How To Finally Start Pickling All Sorts Of Produce

This year, finally start preserving your extra produce with insanely easy-to-make refrigerator pickles.

January 2, 2018
refrigerator pickles
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If you're into healthy eating and growing your own food (or at least frequenting farmers' markets for seasonal fare), you've probably thought about trying your hand at pickling. Your wannabe-homesteader self is drawn to it for its food waste-reducing and flavor perks. Still, it can seem a little daunting. But we've got some good news: You don't have to dive right into more complicated fermentation or canning. There's an easier way to pickle requiring minimal skill that you can start today.

We're talking about refrigerator pickles. They're ridiculously easy to make and will last a few months in your fridge, without the hassle of dragging out all your canning equipment. You're basically just adding produce (peppers, green beans, carrots or anything else your pickling heart desires) to a mixture of vinegar and salt; just about anything can be turned into refrigerator pickles, so don't limit yourself to cucumbers. (Here are 8 foods you should always buy at the farmers' market.)


(Whether you're starting your first garden or switching to organic, Rodale’s Basic Organic Gardening has all the answers and advice you need—get your copy today!)

Refrigerator pickles are healthy, too, if you're using organic apple cider vinegar, such as Bragg's, that's full of immune-boosting probiotics. (Apple cider vinegar is also the basis for my favorite homemade energy drinks.) The following two basic recipes are delicious in their own right, but they are also a starting place for limitless variations using different veggies and seasonings. Add more garlic, add spicy red pepper for hot pickles, or substitute other herbs for the dill. Just take advantage of whatever ingredients you have in your garden or find at your local farmer's market.

Dill Refrigerator Pickles

Yield: 1 quart

5 medium cucumbers
1 tablespoon pickling salt, sea salt, or kosher salt (but not iodized table salt)
1 cup cider vinegar
1 cup water 1 head dill or small bunch dill leaves
1 clove garlic (optional)
3 black peppercorns (optional)

1. For the crunchiest pickles, select firm, dark-green pickling cucumbers that have not started to ripen to white or yellow. Cut them into spears or slices, as desired. To increase the crunchiness, you can sprinkle the cut cucumbers with a couple of tablespoons of salt, let them sit for 2 hours, and then rinse and drain before proceeding, but this step isn't absolutely necessary.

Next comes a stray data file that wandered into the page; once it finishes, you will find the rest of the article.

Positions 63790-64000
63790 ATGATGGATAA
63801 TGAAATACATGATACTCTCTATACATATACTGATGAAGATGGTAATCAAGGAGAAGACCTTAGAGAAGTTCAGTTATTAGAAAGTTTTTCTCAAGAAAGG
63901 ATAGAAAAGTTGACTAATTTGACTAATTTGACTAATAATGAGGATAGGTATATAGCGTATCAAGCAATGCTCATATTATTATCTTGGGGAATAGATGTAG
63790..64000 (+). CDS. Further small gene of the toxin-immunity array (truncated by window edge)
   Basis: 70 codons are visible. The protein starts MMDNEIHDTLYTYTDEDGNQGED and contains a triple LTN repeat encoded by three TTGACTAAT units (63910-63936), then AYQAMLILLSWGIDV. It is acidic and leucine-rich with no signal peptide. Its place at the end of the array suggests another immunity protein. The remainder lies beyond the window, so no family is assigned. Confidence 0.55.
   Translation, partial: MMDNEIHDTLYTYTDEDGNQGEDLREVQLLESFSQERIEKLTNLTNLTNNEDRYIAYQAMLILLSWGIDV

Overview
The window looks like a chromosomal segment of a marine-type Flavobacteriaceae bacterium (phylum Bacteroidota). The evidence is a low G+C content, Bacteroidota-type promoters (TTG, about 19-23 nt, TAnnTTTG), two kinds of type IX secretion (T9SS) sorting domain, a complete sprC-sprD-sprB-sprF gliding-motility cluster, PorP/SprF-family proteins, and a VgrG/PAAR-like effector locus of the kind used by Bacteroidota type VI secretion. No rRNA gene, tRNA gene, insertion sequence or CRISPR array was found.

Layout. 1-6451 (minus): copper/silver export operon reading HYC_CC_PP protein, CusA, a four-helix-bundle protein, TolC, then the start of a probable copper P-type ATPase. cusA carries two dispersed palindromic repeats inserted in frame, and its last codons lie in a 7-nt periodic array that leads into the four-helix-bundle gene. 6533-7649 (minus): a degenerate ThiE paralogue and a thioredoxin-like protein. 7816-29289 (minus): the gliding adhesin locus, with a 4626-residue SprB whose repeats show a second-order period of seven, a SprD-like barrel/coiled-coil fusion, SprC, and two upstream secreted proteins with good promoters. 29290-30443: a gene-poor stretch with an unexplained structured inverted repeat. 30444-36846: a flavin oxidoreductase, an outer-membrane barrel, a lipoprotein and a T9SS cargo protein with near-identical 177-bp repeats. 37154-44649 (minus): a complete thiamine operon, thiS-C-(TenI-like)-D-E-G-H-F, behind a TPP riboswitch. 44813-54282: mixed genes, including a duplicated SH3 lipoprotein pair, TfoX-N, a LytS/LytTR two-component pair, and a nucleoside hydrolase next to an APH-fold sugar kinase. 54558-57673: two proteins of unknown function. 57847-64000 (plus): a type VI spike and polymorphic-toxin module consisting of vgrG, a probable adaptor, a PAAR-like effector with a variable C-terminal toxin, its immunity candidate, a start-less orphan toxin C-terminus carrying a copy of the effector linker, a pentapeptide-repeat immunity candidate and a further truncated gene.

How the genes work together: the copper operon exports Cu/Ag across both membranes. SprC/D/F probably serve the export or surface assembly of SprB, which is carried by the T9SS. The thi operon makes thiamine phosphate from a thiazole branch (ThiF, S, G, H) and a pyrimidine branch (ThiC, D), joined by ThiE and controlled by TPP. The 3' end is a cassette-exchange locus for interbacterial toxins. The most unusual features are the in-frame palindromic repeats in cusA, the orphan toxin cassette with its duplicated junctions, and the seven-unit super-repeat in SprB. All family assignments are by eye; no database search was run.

2. Place the dill in the bottom of a clean quart jar, peel and crush the garlic clove (if using), and drop that in along with the peppercorns (if using), then put in the cut cucumber. Mix the salt, vinegar, and water in a separate container, stirring until the salt is dissolved, then pour it over the cucumbers, filling the jar right to the top. Pop on the lid and put the jar in the fridge. Refrigerate for at least 1 day before eating.


Related: How To Make Sauerkraut In A Jar

Sweet Refrigerator Pickles

Yield: 1 quart

3 cups sliced cucumbers
1 cup sliced onions 
1 clove garlic, peeled and sliced (optional)
1 tablespoon pickling salt, sea salt, or kosher salt 
1 cup cider vinegar
1 ¾ cup white sugar or ⅞ cup honey to taste
1 tablespoon whole mustard seeds
1 teaspoon ground turmeric
½ teaspoon celery seed
2 cloves, whole

1. Prepare jar and veggies as for dill pickles. Combine the remaining ingredients in a stainless steel saucepan, bring them to a boil, and simmer until the sugar or honey is dissolved.

2. Put the veggies into the jar and pour the vinegar mixture over them, stirring to make sure all veggies come in contact with it. Cover and refrigerate for at least 1 day before eating.

Here's a quick video showing the simplest way to make your own refrigerator pickles:

Reuse Refrigerator Pickle Juice 

Last, but not least: After you chase down the last (homemade or store-bought) pickle in the jar, STOP—don't dump that juice! It's all ready and waiting (and in a jar already, no less) for another batch of refrigerator pickles. Just slice or chop up fresh veggies and drop them into the jar. The pickle juice should completely cover the veggies. If it doesn't, take out some of the veggies or add a bit of vinegar, and shake. Screw on the lid and put it back in the fridge. Let the juice soak for a few days, and continue to reload the jar as long as the pickles' flavor continues to please you.